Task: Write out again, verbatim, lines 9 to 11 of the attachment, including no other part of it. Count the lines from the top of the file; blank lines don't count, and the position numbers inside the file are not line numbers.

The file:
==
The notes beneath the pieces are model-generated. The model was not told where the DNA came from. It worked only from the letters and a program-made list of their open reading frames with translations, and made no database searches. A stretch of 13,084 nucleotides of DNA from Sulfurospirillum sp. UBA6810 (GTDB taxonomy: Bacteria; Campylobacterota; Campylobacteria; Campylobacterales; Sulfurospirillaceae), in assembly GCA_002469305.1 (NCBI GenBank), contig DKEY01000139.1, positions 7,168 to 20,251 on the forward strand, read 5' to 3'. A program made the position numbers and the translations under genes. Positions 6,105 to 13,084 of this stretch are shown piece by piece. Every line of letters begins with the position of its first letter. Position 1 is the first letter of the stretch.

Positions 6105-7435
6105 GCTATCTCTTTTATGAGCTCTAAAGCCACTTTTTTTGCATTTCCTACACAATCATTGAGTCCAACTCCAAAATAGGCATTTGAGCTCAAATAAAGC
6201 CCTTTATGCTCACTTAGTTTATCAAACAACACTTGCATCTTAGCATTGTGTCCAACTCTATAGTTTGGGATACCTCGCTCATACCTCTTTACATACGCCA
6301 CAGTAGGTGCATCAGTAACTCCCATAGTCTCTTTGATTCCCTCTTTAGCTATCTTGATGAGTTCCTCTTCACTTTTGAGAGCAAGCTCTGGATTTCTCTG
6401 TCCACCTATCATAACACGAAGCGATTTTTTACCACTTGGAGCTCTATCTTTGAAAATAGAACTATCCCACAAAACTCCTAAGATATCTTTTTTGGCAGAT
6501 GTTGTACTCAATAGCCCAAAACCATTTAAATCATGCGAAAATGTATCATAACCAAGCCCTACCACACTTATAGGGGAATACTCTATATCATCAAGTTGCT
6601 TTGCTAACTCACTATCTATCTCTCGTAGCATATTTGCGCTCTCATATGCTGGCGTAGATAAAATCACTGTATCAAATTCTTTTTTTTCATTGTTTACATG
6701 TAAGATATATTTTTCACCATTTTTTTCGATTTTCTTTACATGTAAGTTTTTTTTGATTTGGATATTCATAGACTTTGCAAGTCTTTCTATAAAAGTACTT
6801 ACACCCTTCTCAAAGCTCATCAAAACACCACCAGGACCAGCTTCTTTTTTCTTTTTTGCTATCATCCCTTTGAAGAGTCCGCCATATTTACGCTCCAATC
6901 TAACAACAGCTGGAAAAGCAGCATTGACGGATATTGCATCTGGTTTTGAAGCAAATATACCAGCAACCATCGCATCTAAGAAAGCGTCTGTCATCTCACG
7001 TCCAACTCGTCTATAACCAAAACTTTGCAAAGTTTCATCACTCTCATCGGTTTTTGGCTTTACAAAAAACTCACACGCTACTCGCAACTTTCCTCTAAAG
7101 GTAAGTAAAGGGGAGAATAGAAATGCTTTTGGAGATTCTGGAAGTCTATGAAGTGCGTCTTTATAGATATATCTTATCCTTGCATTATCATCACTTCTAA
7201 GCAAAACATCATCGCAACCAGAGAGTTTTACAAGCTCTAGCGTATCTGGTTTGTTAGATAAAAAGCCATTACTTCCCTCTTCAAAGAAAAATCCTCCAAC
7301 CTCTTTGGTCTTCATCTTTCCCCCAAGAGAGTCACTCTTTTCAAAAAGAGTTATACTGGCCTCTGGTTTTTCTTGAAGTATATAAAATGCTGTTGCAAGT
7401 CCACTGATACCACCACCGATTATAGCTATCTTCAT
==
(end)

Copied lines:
6701 TAAGATATATTTTTCACCATTTTTTTCGATTTTCTTTACATGTAAGTTTTTTTTGATTTGGATATTCATAGACTTTGCAAGTCTTTCTATAAAAGTACTT
6801 ACACCCTTCTCAAAGCTCATCAAAACACCACCAGGACCAGCTTCTTTTTTCTTTTTTGCTATCATCCCTTTGAAGAGTCCGCCATATTTACGCTCCAATC
6901 TAACAACAGCTGGAAAAGCAGCATTGACGGATATTGCATCTGGTTTTGAAGCAAATATACCAGCAACCATCGCATCTAAGAAAGCGTCTGTCATCTCACG